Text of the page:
As of May 25, a new set of advertising laws called the General Data Protection Act (GDPR) comes into effect across Europe. Once this happens, all companies that target people in Europe with their ads will be legally required to meet the new GDPR advertising standards or face fines of up to €20 million or 4% of their global annual income, whichever is the larger amount.

GDPR is designed to protect people’s personal data and this is obviously going to have a significant impact on the advertising industry. It’s also pretty complex, complete with a bunch of unanswered questions. However, we’re going to do our best to summarise the impact of GDPR on advertising throughout 2018.


What is GDPR?

The General Data Protection Act (GDPR) is a European legislation that aims to protect the personal data of people living in EU nations. Now, your first thought might be “who cares?” because we’re due to leave Europe in 2019 but Britain is also signed up to this thing and this doesn’t look likely to change as part of the leaving process.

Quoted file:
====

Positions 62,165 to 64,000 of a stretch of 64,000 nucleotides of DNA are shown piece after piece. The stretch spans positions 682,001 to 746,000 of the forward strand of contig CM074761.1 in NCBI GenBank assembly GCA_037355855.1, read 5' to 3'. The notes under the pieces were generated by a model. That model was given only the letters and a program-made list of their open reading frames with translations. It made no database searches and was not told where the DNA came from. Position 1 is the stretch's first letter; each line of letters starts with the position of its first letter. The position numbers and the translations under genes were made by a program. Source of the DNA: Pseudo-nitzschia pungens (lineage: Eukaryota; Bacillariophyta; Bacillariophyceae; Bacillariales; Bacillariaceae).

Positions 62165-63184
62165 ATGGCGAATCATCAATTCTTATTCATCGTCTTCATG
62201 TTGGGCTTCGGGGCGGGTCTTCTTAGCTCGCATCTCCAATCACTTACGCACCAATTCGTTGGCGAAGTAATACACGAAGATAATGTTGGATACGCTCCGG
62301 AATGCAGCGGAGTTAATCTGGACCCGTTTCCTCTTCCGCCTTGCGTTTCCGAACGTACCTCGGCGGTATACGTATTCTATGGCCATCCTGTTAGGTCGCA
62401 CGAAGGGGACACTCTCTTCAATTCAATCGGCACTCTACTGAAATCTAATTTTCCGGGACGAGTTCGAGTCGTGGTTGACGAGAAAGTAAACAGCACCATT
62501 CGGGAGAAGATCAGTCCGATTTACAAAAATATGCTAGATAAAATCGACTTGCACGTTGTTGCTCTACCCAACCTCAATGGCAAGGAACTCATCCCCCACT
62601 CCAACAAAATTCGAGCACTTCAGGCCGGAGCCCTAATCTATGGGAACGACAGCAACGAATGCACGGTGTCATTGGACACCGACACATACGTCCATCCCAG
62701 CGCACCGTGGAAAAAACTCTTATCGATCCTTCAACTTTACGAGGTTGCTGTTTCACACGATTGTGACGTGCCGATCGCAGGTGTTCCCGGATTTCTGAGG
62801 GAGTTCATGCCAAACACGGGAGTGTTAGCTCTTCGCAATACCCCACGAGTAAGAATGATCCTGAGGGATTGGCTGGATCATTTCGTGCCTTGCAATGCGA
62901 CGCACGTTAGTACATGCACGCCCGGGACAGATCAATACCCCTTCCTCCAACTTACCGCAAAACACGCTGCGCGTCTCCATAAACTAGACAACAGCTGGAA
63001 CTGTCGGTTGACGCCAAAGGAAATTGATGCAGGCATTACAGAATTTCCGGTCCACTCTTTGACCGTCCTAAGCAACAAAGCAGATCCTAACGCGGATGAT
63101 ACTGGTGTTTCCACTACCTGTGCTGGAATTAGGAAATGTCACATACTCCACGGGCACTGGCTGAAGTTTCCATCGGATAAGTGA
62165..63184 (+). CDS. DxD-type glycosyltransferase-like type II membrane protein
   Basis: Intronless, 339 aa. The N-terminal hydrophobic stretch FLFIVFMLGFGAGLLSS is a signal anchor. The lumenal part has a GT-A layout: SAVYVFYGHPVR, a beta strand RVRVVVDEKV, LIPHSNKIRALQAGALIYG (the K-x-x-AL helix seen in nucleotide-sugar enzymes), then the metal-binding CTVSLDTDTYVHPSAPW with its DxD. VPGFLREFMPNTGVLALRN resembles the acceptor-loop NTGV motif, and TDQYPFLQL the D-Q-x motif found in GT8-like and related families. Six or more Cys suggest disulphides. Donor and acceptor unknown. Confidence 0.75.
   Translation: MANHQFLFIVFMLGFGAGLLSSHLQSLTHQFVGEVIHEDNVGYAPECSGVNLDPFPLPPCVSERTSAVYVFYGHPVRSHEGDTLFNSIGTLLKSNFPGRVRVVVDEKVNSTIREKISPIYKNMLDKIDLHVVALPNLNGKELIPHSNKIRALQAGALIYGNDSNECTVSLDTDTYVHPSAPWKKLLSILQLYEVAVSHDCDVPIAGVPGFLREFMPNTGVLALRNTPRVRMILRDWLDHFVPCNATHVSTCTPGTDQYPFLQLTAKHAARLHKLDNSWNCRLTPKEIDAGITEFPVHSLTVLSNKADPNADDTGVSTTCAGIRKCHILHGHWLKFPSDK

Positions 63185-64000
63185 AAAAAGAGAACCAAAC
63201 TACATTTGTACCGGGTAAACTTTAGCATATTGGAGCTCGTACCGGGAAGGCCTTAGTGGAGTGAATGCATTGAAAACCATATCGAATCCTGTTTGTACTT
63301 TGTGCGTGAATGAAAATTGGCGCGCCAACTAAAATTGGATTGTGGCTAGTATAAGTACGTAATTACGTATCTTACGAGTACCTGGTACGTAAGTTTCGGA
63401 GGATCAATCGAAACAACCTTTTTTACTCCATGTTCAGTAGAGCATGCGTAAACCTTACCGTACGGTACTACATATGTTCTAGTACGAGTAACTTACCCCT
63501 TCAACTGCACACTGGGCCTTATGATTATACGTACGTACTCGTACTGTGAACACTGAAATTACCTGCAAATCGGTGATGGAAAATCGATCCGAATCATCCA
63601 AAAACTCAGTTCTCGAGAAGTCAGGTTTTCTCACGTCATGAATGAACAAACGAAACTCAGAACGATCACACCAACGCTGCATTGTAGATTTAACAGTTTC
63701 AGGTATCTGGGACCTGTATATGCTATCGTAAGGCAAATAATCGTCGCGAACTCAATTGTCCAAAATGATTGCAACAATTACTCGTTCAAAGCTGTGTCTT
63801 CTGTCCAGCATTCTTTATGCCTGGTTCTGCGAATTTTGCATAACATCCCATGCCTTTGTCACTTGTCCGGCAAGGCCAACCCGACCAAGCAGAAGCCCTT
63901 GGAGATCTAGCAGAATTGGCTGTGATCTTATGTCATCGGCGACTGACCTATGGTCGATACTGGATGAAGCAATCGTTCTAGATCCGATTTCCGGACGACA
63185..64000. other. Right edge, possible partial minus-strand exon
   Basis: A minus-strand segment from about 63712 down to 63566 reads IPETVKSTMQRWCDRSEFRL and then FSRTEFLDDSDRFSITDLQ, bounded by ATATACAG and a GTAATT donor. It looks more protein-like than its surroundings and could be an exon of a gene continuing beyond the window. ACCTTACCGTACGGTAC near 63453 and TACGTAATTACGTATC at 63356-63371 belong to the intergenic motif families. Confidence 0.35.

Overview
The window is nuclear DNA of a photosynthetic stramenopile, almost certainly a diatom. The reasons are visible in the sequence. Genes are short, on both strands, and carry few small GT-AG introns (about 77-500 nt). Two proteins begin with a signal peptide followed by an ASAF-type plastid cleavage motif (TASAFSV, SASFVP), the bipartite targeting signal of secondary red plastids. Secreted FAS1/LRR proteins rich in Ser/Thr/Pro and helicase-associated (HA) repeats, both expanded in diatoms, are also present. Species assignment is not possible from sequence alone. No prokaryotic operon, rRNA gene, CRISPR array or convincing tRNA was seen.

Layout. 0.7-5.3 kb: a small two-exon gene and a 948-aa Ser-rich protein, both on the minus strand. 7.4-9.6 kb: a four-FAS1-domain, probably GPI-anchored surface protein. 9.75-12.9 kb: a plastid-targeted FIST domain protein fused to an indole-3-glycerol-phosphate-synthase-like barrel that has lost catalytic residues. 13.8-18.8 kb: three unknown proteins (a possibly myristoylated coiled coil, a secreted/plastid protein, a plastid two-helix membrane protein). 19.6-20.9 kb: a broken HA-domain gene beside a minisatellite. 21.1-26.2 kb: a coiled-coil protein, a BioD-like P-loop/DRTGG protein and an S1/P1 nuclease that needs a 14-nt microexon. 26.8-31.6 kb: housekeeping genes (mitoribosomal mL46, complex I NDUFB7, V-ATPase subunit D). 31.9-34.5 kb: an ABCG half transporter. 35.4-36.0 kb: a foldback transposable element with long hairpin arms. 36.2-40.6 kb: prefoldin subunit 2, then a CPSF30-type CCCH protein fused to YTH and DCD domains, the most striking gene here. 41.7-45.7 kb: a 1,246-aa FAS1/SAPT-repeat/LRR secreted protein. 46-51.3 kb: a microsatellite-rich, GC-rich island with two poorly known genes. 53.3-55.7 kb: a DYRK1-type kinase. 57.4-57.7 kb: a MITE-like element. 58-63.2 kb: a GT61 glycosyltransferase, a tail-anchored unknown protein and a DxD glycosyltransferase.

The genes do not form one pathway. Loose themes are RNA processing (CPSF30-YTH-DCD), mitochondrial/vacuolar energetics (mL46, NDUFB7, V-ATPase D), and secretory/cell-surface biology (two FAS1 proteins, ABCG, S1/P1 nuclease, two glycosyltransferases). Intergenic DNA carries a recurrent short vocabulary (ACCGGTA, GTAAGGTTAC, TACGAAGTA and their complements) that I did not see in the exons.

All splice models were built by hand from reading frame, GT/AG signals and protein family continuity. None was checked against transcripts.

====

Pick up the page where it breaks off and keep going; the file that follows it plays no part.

So GDPR will almost certainly apply to Britain, even after we’ve left Europe.

The key thing to know about GDPR is that its regulations require compliance from businesses. In other words, it’s your responsibility to comply with the legislation and non-compliance could result in massive fines.


What regulations do we have to comply with?

First of all, let’s be clear in saying that the only version of the GDPR regulations you should fully trust are the official ones – which you can find here. We’ll do our best to summarise these is a more readable fashion but don’t take our version (or anyone else’s) as the gospel truth.

Get the necessary legal advice if you have any doubts.